as the Spirit gave them ability. (Acts 2)
In the political climate in which we currently find ourselves, Pentecost comes as a welcome antithessis of the suspicion and hostility which has been cultivated toward other people.
The biblical context for Pentecost is this: the disciples are gathered together on the Feast of Pentecost, which in ancient Israel was a celebration of the giving of the law to Moses on Mount Sinai. It was, no doubt, a day of some uncertainty for them, for although Jesus had been appearing to them for the forty days after Easter, he has now bid them farewell and parted from them, leaving only a promise (as Luke’s gospel puts it) that they will be “clothed with power from on high.” They are now waiting in the city, as Jesus instructed them, without any clear idea of what comes next. The eleven remaining disciples have taken the step of replacing Judas with Matthias, by drawing lots. But now they are simply waiting—and watching.
And then it happens. On the Day of Pentecost, as they are all together, there is a mighty wind, and then tongues of fire descend upon them (which of course is why we ourselves wear red this day). But most amazingly, the tongues of fire bestow upon them a literal gift of tongues, and they begin to speak in a multitude of languages such that all those gathered in Jerusalem for the feast day from many different cultures and places are able to understand them, each in his or her own language.
So Pentecost is a day when God becomes identified in a positive way with a diversity of languages and cultures among the human family. In fact, the Old Testament lesson from Genesis that is paired today with the reading from Acts tells how God purposefully scrambled human language at the Tower of Babel, fearful that a humanity that was too homogenous would also be a humanity too powerful for its own good.
Now on Pentecost, the gift of language to the apostles seems to be understood by them as an affirmation by God (as Peter goes on to proclaim in a lengthy oration), that Jesus is both Lord and Christ for all people, but that within that human family there is a recognizable and desirable difference. Pentecost defines the human community as both one and many at the same time: as children of the one God, we have in common our underlying humanity, but that is held within the difference of language and culture.
So, back to our political situation. In a day when so much anxiety is expressed about the relationship between human communities, our Christian faith reminds us that we would do well to remember that from God’s perspective, the human family is both one (as God is one), and richly diverse. The implication is that we must be careful about drawing lines or erecting barriers between ourselves, thinking that we have just cause to be protective and defensive of our own community.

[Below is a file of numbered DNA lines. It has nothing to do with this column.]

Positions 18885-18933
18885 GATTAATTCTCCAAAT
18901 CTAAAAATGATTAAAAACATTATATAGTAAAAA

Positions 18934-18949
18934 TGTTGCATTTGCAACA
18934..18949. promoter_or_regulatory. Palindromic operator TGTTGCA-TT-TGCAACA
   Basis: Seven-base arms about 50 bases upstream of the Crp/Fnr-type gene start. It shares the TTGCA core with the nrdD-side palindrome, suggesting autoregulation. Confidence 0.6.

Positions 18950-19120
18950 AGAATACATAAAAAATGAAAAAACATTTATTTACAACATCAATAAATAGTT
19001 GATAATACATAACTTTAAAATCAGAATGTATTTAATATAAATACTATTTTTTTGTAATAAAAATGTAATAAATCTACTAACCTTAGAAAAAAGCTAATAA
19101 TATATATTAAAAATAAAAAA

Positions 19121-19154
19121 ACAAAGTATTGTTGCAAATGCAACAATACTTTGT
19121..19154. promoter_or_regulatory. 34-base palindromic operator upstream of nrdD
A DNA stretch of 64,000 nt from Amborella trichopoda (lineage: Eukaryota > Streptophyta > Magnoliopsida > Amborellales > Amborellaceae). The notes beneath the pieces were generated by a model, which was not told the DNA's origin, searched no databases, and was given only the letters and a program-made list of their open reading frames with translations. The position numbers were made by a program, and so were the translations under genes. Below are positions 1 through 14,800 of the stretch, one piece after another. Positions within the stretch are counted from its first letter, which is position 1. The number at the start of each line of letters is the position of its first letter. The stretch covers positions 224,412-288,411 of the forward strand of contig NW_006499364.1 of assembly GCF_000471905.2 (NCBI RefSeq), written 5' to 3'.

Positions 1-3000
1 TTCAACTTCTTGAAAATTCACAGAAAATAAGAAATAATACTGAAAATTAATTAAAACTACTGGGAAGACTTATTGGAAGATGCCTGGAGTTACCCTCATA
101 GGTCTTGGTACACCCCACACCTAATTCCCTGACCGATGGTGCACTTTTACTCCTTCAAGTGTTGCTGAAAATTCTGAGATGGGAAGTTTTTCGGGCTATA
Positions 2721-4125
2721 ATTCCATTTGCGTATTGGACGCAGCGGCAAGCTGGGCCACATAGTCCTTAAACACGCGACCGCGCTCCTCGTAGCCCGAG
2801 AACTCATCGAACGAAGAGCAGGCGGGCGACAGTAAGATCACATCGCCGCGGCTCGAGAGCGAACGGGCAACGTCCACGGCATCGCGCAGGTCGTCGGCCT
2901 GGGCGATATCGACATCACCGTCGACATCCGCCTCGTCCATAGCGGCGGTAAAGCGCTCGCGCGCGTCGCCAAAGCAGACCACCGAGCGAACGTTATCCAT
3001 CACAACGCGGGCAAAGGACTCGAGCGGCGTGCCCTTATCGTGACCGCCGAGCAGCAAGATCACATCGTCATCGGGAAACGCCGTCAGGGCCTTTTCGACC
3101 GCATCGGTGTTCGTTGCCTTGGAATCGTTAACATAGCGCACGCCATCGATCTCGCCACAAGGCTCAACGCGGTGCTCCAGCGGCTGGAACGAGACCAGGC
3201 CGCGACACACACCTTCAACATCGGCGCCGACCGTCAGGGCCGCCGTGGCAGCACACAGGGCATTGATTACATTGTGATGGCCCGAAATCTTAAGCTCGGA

Christian faith, in other words, calls us to a concern for the common good of the whole, and not just of the partiality of our own kin and country. That is one of the implications of what we affirm in creed each Sunday, when we describe the church as catholic: our vision of humanity is not divided, but whole; it is not sectarian, but ecumenical; it is not between the haves and have-nots, but exists without borders. The church, if you will, might be the original organization to have positioned itself “sans frontières,” like the groups Doctors Beyond Borders, Teachers Beyond Borders, Engineers Borders that have sprung up in the last several decades. We are “Christians without borders,” because the catholic dimension of the church is directly related to its Pentecostal dimension.
The baptisms which we celebrate today are powerful reminders of this commonality. We baptize these individuals not as members of this congregation, nor as a members of the Episcopal Church, nor as Anglicans—we baptize them as Christians, adding them to the one fellowship of people in all times and in all places who together belong to Jesus Christ (that’s why we affirm unequivocally at the beginning of the service that there is “One Lord, one Faith, one Baptism”). Baptism is a great sign of our fundamental equality as human beings in God.
There is a famous story about Oscar Romero, who soon after he became Archbishop of San Salvador was approached by a wealthy family who wanted him to baptize their child. He said he would be delighted to do so, and invited them to join in the baptismal service that was scheduled in the Cathedral at which many children would be baptized—both rich and poor, Spanish and Indian. Horrified at the thought that their child would be baptized in the same water as the poor, the family turned away in disgust. They had missed the essential thing: in baptism, God makes no distinctions, and neither should the church.
So as God structures the world, there are no borders, no fences—no one is on the other side, for there is no “we” and “they.” The refugee from the violence in Central America, making his way to the United States in hopes of safety knowing that there is a 40% chance that he will be robbed along the way—he is a part of our community. The woman fleeing from the threat of violence, knowing that there is an 80% chance that she will be sexually assaulted en route—she is part of our community.1 For there is only the one humanity for which Jesus came, and was willing to be betrayed into the hands of sinners, and for whom he gave his life, and into whose risen life we are now called through the Spirit.
That is the answer Pentecost makes to the politics of the current day. Thanks be to God!
© Joseph Britton, 2016
1 Interfaith Coalition for Immigrant Justice, Symposium on Borderland Issues, St. Mark’s Church, Albuquerque, New Mexico, 9 April 2016.